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Every week we tell you about an album we think you need to spend time with. This week, we’re discussing the new EP END OF THE EARTH from rising experimental rapper MAVI.
It’s hard to recall a slow-burn rap rise as electrifying as the last two years of Omavi Minder’s career, emerging from SoundCloud run to breakout album while earning the respect of peers and predecessors. And while he had the pre-COVID privilege of playing several packed U.S. spot dates, he’s maneuvered through a quarantine year the best he can from his position: staying low, facing himself, working when he can. With mounting expectations after 2019’s well-celebrated Let the Sun Talk, MAVI elected to spend 2020 in relative silence as he toiled away on the anticipated Shango. As a snapshot between the breakout and the next step, END OF THE EARTH signals both a return to breathless, breathtaking form while bringing context to how MAVI’s receiving life post-Times Square billboard and post-mask mandate. It’s strange to still have so much to celebrate, yet nothing unfamiliar at all: such is the life of a nigga tryna make it, no matter what.
It’s a beautiful thing to watch MAVI’s sharpening in real-time, and his choice to slow the work down suits him well. Should he submit his brilliance to the churn of today’s expectations, would the potency remain? Nothing about this music is disposable, and urgency seeps from every soundwave. It’s likely why “I CAIN’T WRITE ALL THE TIME ’CUZ I CAIN’T LIE!'' is the line I’ve seen quoted most in this project’s first-week lifespan. The quoted record “TIME TRAVEL” sets the scene so gorgeously as MAVI bounces from a new Kel-Tec to thoughts of a new baby, observing the new folks pining for proximity to him and juggling his graciousness with the arrogance of a heavyweight champ who’ll knock anyone’s head off. We saw him before the acclaim, now END OF THE EARTH reconfirms the elements of what makes him such a formidable, deeply human MC while serving a quick glance into the chaos of a young man, growing.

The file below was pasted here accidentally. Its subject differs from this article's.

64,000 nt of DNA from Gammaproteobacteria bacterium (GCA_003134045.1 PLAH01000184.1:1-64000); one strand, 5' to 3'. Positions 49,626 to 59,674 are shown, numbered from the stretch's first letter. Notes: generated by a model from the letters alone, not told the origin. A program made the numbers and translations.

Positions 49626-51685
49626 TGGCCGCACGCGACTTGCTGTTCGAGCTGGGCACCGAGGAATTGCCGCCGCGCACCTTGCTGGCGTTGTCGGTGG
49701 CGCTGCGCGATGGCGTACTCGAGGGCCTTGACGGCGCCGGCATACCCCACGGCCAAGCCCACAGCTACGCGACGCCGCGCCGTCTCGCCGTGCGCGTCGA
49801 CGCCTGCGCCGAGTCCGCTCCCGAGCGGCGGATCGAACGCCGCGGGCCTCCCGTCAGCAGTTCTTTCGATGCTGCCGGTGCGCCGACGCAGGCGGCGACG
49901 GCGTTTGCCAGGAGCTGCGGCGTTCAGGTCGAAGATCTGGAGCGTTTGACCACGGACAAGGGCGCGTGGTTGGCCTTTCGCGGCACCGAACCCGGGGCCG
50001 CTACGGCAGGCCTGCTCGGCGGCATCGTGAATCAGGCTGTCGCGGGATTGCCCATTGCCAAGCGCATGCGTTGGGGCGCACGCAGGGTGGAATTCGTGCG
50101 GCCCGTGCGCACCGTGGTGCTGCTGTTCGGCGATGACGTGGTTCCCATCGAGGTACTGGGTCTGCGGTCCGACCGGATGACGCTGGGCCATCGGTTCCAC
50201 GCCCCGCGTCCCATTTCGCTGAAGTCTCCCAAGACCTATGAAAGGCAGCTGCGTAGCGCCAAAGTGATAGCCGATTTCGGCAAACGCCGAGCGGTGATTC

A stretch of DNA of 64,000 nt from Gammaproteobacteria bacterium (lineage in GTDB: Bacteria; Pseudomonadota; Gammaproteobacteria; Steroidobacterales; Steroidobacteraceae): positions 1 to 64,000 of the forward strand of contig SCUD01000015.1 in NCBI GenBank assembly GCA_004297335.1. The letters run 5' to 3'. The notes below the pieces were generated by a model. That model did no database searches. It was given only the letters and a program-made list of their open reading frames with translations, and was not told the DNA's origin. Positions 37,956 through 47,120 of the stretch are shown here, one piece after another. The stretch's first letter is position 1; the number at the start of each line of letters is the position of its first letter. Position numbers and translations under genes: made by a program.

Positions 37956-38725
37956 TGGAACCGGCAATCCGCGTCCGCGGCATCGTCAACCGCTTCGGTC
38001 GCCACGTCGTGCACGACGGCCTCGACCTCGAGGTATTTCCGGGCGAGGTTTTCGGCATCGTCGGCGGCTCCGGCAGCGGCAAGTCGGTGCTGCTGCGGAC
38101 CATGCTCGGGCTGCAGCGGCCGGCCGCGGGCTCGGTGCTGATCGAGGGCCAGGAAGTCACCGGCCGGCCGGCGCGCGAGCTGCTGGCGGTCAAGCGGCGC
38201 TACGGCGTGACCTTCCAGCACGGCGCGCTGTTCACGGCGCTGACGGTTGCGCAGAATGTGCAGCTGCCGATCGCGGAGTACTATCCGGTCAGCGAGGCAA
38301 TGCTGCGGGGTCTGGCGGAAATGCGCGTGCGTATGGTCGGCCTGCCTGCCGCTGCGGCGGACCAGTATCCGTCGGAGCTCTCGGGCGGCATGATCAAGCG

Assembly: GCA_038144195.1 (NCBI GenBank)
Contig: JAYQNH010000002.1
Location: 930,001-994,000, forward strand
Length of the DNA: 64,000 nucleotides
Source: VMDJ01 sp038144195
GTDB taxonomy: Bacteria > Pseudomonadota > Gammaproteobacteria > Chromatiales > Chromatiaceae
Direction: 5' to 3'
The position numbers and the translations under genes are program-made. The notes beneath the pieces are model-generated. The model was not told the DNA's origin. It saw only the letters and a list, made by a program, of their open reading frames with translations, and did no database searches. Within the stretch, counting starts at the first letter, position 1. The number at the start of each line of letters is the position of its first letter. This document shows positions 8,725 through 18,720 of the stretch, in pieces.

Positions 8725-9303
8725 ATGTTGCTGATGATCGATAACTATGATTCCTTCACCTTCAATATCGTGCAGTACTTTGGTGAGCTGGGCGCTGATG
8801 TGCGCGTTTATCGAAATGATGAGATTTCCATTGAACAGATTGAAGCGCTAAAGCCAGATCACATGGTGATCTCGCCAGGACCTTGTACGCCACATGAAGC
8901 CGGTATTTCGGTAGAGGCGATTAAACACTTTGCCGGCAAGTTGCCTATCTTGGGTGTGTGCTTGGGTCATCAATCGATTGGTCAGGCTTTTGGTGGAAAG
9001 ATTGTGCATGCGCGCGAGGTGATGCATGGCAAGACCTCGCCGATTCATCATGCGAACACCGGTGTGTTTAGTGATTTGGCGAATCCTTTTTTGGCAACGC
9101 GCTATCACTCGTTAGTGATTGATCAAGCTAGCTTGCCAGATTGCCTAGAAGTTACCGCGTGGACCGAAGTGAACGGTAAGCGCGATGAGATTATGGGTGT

Fourteen minutes proves just enough time to offer the obvious lesson: remain prepared. It’s about the pursuit of true love versus the comforts of lust, the willingness to fight with the necessity to protect oneself. In the quest to improve material realities for Black folks, MAVI’s crafting fight music; here, he’s laying the foundation for new sounds to do so. He’s passionate, often cerebral, but never so detached that he’s disconnected himself from this reality. It’s symbolic of the fight for self-determination, matched by a glowing nostalgia of the little details that raise him up. These details make MAVI so relatable: He remembers the lunch ladies, the slow-dancing and the ways his family’s been haunted by their pasts. For the initiated, this EP may feel like a tease more than a grand elevation; that said, MAVI continues to stand on his own while leaving so much to sink one’s teeth into that 14 minutes may sustain six months. That’s ample time to find oneself as he searches in front of us.
Michael Penn II (aka CRASHprez) is a rapper and a former VMP staff writer. He's known for his Twitter fingers.
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